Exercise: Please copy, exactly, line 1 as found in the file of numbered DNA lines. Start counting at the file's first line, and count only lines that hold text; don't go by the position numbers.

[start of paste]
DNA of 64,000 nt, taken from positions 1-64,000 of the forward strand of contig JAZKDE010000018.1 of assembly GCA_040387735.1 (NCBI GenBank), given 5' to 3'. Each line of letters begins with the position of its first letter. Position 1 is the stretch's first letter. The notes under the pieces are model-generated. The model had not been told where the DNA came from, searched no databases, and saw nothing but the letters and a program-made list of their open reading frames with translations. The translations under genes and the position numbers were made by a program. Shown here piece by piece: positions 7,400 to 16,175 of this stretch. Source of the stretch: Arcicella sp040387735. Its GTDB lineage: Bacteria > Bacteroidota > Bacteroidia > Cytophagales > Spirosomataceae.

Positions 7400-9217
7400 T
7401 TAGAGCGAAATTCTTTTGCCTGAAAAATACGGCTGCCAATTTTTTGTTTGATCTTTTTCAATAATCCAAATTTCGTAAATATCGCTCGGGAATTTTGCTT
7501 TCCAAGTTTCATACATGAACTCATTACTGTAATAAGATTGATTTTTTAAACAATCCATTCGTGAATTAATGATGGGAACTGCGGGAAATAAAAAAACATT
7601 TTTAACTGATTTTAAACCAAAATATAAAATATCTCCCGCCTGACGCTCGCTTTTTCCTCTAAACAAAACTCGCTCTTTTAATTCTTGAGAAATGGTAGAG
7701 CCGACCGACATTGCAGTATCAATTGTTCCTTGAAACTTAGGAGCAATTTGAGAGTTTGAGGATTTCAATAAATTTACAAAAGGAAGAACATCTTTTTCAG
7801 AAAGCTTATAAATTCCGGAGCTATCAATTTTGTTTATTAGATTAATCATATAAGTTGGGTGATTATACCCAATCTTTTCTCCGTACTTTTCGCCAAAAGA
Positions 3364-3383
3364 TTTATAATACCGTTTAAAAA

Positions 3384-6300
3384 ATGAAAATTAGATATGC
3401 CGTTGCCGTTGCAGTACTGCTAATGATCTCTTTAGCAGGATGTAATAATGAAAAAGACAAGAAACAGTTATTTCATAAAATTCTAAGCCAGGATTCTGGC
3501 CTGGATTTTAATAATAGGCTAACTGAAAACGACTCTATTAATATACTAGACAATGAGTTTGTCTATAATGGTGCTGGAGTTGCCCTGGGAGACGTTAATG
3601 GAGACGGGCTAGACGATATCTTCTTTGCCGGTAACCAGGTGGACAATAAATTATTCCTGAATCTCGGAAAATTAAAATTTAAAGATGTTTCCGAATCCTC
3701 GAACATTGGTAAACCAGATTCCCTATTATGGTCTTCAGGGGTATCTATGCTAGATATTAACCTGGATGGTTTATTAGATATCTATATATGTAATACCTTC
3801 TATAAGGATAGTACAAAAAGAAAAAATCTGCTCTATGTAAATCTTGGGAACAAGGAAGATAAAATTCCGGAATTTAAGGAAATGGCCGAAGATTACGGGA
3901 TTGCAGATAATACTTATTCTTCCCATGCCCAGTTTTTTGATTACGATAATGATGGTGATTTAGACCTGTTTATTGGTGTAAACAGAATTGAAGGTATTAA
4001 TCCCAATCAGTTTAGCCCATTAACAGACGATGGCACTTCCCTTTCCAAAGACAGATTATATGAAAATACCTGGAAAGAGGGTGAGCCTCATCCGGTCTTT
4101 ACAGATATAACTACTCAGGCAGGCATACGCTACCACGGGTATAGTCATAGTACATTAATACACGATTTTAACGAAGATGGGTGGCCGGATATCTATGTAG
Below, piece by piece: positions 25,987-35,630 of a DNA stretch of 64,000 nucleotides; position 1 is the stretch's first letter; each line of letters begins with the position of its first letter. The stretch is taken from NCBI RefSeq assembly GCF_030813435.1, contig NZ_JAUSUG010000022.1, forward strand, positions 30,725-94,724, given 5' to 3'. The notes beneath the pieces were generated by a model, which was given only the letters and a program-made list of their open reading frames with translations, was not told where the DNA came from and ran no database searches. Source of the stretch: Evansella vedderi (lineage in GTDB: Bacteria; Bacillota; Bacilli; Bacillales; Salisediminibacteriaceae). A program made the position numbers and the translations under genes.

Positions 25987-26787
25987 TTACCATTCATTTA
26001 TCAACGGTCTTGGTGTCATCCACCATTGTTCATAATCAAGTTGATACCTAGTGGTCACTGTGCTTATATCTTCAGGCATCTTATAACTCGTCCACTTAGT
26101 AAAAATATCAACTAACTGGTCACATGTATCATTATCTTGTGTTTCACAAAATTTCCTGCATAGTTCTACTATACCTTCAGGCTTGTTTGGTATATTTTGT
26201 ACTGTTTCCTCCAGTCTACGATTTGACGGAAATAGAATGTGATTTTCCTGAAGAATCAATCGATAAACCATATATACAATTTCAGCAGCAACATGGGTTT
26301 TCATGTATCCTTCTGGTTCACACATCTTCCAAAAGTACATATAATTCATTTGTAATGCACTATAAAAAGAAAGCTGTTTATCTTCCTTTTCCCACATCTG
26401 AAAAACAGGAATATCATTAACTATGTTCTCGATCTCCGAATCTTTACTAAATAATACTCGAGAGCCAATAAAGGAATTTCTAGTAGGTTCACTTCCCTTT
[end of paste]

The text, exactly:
DNA of 64,000 nt, taken from positions 1-64,000 of the forward strand of contig JAZKDE010000018.1 of assembly GCA_040387735.1 (NCBI GenBank), given 5' to 3'. Each line of letters begins with the position of its first letter. Position 1 is the stretch's first letter. The notes under the pieces are model-generated. The model had not been told where the DNA came from, searched no databases, and saw nothing but the letters and a program-made list of their open reading frames with translations. The translations under genes and the position numbers were made by a program. Shown here piece by piece: positions 7,400 to 16,175 of this stretch. Source of the stretch: Arcicella sp040387735. Its GTDB lineage: Bacteria > Bacteroidota > Bacteroidia > Cytophagales > Spirosomataceae.